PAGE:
In dismissing Count Two with prejudice, the district court erred in two respects. First, Illinois courts liberally construe certificates of merit in favor of the plaintiff.... Th[e] report [in this case], while not wholly insufficient, certainly approached the borderline of acceptable detail in a physician's merit review.
Second, while the decision to dismiss with or without prejudice is left to the sound discretion of the court, Illinois courts have held that when a plaintiff fails to attach a certificate and report, then a sound exercise of discretion mandates that the plaintiff be at least afforded an opportunity to amend her complaint to comply with section 2-622 before her action is dismissed with prejudice.... [R]efusing to allow Sherrod to amend Count Two to comply with the Illinois certificate requirement constituted an abuse of discretion.
Id. at 613-14 (quotations, alterations and citations omitted).
Sherrod aside, the Court agrees with Judge Dow that:
[T]he rationale for applying § 5/2-622 under the Erie doctrine [is compelling].... The Seventh Circuit has ruled that "a rule limited to a particular area of law and motivated by concerns about the potential impact on primary behavior (here, medical treatment) of making it too easy for plaintiffs to win a particular case" is "almost certainly" substantive law. Murrey v. United States, 73 F.3d 1448, 1456 (7th Cir. 1996). Section 5/2-622 is limited to cases alleging healing art malpractice, and was motivated by a desire to limit frivolous lawsuits within that area of law.... The certification of merit rule is thus a substantive one, and is applicable in the instant case.
Warren ex rel. Warren v. Dart, No. 09 C 3512, 2010 WL 4883923, at *10 (N.D. Ill. Nov. 24, 2010); Kendrick v. Guzman, No. 12 C 19, 2012 WL 5510225, at *1 (N.D. Ill. Nov. 13, 2012) (same); Brown v. Roseland Cmty. Hosp., No. 12 C 49, 2012 WL 3643814, at *2 (N.D. Ill. Aug. 23, 2012) (same). But see Threlkeld v. White Castle Sys., Inc., 127 F.Supp.2d 986, 991 (N.D. Ill. 2001) ("I will not dismiss a state claim made in federal court for failure to comply with a state pleading rule."); Obermeyer v. Pedicini, No. 99 C 2440, 2000 WL 290444, at *4 (N.D. Ill. Mar. 17, 1990) (same).
Alternatively, plaintiff argues that counsel's affidavit, which is attached to his reply brief, satisfies § 5/2-622 because it states that counsel requested, but did not timely receive, relevant certain documents from IDOC. See 735 Ill. Comp. Stat. § 5/2-622(a)(3). In the affidavit, counsel states that: (1) in December 2012, he served on defendants a request to produce all of plaintiff's dental records for 2005-09; and (2) during the 30(b)(6) deposition of IDOC on March 25, 2013, "it became apparent that multiple x-rays regarding Plaintiff's tooth... have not yet been produced" and "the dentist's appointment book for the [relevant period] may exist in the basement of Stateville Correctional Center." (Pl.'s Reply, Ex. D, Donoho Aff. §§ 2-3.) What counsel does not say, however, is that a qualified practitioner must have these documents to opine on the merit of plaintiff's malpractice claim. Absent such an attestation, the fact that IDOC did not produce all requested documents does not excuse plaintiff from obtaining a certificate of merit.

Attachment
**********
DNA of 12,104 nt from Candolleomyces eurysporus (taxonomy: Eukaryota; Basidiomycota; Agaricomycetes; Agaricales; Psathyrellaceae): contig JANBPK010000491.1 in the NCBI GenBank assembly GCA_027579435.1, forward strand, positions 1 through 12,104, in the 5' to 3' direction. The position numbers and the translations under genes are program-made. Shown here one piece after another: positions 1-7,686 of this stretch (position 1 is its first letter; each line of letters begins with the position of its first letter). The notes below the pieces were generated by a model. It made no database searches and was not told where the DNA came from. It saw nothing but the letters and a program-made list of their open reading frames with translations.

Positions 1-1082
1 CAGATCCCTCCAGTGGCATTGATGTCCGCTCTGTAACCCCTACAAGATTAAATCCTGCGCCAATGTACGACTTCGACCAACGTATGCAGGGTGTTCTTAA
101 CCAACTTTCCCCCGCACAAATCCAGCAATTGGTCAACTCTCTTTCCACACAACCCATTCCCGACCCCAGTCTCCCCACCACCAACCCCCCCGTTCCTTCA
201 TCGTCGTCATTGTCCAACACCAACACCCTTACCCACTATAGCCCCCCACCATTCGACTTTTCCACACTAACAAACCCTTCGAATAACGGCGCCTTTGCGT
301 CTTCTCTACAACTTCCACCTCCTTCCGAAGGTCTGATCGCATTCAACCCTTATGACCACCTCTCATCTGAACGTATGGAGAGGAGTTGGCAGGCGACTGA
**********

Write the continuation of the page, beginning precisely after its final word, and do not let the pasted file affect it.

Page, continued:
Because plaintiff has not complied with § 5/2-622, it would be futile for him to file the proposed fourth amended complaint. See Lee v. Price, 463 Fed.Appx. 575, 577 (7th Cir. 2011) (stating that an amendment is futile if it is not "capable of withstanding scrutiny under Federal Rule of Civil Procedure 12(b)(6)"). However, given that the proposed claim arises from the same facts as plaintiff's Eighth Amendment claim and the expert discovery schedule set by the Court gives defendants ample time to investigate and defend the malpractice claim, defendants will not be prejudiced if plaintiff shortly files an amended complaint that complies with § 5/2-622. Thus, the Court denies without prejudice plaintiff's motion for leave to file the proposed fourth amended complaint and gives him until May 20, 2013 to file an amended complaint that comports with the statute.